A suspension may still be appropriate if it is believed that a minor issue can be addressed though additional training. In this instance the licence would be returned to the driver once the training has been completed without further consideration. This approach is clearly not appropriate where we believe that the driver presents a risk to public safety.
While most cases considering revocation will be referred to a licensing committee, we must be able to make immediate decisions if the matter is urgent/serious enough. It is recommended by Government that this role is delegated to a senior officer/manager with responsibility for the licensing service.
Safeguarding (including Child Sexual Exploitation) training
Refresher training should be taken every three years.
We should provide safeguarding advice and guidance to the trade and should require taxi and private hire vehicle drivers to undertake safeguarding training.
Currently we require all new drivers to have undergone training on the identification of Child Sexual Exploitation before being licensed. We consider that this training is so important that all drivers should undergo safeguarding refresher training every three years. These programmes have been developed to help drivers to:
provide a safe and suitable service to vulnerable passengers of all ages
recognise what makes a person vulnerable
understand how to respond, including how to report safeguarding concerns and where to get advice.
DBS checks for vehicle licence holders
DBS checks for people with a vehicle licence.
The Government recommends that we should require a basic disclosure for vehicle proprietors from the DBS and that a check is undertaken annually.
Subject to any driver related DBS checks already undertaken, we propose that all applicants for a vehicle licence must undergo a basic DBS check (enhanced DBS and barred list checks are not available for vehicle licensing). Any individual may apply for a basic check and the certificate will disclose any unspent convictions recorded on the Police National Computer (PNC).
We should consider whether an applicant or licence holder with a conviction for offences other than those relating to driving, meet the 'fit and proper' threshold.
'The driver needs to take active steps to ensure that the passenger is safe and comfortable and provide reasonable assistance to enable the passenger to use their service.'
In their consultation document, DPTAC recommends that it should be part of our role to make drivers aware of their duties in this area. To do this, we will need, with appropriate guidance from the government, to provide training for drivers on disability awareness and wider customer care issues.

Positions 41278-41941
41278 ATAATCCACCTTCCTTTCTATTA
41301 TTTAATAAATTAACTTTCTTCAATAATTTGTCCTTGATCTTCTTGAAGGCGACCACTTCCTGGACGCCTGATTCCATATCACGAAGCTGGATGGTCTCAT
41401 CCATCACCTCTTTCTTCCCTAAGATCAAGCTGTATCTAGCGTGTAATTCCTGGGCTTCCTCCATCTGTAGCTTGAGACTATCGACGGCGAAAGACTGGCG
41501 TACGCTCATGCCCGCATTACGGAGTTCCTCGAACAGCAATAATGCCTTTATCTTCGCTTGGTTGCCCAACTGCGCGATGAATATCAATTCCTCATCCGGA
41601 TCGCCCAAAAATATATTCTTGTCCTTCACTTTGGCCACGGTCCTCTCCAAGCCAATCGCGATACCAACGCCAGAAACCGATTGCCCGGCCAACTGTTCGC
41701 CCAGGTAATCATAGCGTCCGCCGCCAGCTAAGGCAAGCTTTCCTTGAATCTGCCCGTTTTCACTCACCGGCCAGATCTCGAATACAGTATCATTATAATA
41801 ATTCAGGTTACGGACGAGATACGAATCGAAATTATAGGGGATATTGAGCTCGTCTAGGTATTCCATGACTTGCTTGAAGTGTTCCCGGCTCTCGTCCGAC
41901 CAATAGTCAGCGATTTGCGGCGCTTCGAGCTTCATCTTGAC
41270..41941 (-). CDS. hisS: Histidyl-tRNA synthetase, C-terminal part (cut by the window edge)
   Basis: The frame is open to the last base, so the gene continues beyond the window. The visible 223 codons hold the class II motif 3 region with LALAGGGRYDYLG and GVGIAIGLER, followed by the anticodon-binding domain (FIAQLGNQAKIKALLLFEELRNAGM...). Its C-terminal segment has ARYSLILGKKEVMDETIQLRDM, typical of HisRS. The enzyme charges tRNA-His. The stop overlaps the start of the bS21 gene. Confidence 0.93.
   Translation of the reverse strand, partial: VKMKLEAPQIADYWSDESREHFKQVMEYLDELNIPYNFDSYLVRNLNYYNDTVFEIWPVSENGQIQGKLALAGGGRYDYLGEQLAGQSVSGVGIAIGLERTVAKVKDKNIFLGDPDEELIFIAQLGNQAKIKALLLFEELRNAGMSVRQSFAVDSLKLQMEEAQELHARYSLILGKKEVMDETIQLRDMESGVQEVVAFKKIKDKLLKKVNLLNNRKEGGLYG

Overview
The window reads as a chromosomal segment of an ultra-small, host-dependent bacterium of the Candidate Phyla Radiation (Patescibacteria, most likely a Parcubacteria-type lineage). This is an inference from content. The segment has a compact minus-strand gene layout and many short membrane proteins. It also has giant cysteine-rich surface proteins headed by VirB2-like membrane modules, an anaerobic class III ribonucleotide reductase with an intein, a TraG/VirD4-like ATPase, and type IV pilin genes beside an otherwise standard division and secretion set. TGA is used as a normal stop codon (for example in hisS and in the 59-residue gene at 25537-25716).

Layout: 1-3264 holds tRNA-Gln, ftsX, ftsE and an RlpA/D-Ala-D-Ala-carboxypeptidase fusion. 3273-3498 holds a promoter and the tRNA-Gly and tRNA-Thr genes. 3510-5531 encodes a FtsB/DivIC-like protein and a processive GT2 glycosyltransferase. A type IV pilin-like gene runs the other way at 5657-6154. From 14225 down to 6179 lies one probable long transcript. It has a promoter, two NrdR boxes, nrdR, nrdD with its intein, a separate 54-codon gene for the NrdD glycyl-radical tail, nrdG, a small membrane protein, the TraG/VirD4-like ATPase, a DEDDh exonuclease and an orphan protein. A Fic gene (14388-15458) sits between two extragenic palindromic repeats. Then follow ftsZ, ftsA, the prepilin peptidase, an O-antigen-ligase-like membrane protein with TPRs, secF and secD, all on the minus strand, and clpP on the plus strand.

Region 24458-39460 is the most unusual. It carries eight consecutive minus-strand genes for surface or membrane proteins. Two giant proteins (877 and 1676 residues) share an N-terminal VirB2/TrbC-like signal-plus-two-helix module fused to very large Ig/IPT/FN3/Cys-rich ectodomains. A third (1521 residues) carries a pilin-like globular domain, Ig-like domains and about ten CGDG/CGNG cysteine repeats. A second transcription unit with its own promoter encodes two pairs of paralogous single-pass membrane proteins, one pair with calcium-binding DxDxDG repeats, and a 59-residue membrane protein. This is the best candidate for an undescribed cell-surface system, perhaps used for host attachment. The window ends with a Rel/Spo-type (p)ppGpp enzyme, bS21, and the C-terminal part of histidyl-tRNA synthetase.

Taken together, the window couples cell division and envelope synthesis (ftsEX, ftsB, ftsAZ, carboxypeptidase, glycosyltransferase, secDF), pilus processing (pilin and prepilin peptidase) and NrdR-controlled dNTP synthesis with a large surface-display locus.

We propose to include this requirement as part of the application process and for all drivers to assure their ongoing suitability to hold a licence.
DBS check for private hire operators' staff
DBS checks for staff who take bookings or dispatch vehicles.
A vehicle dispatcher decides which driver to send to a user, a position that could be used to exploit children and vulnerable adults.
Staff who have contact with private hire vehicle users and the dispatching of vehicles should not present an undue risk to the public or the safeguarding of children and vulnerable adults. We need to be satisfied that private hire vehicle operators can show that the staff that have contact with the public and/or oversee the dispatching of vehicles do not pose a risk to the public.
As a condition of granting an operator licence, we will require:
an operator to keep a register of all staff who take bookings or dispatch vehicles
an operator to keep evidence that they have seen a basic DBS check on all individuals listed on their register
that a basic DBS check is done for any person added to the register and that this is compatible with their policy on employing ex-offenders
that people who start taking bookings and dispatching vehicles for an operator must advise the operator of any convictions they have, as part of their employment contract
a copy of the operators policy on employing ex-offenders in roles that would be on the register
Are there local circumstances which show that the installation of CCTV in vehicles would have either a positive or an adverse effect on the safety of taxi and private hire vehicle users? How would children or vulnerable adults be affected/ What privacy issues might there be?
contact us by email or to ask for a paper copy of the consultation information
The closing date for comments is midnight on Sunday 29 November 2020.
What happens next
Your replies will be reviewed and any amendments to the draft policy will be made. It will then go to our General Licensing and Registration Committee (GLRC), and then to our full Council meeting. Any changes will be adopted by April 2021.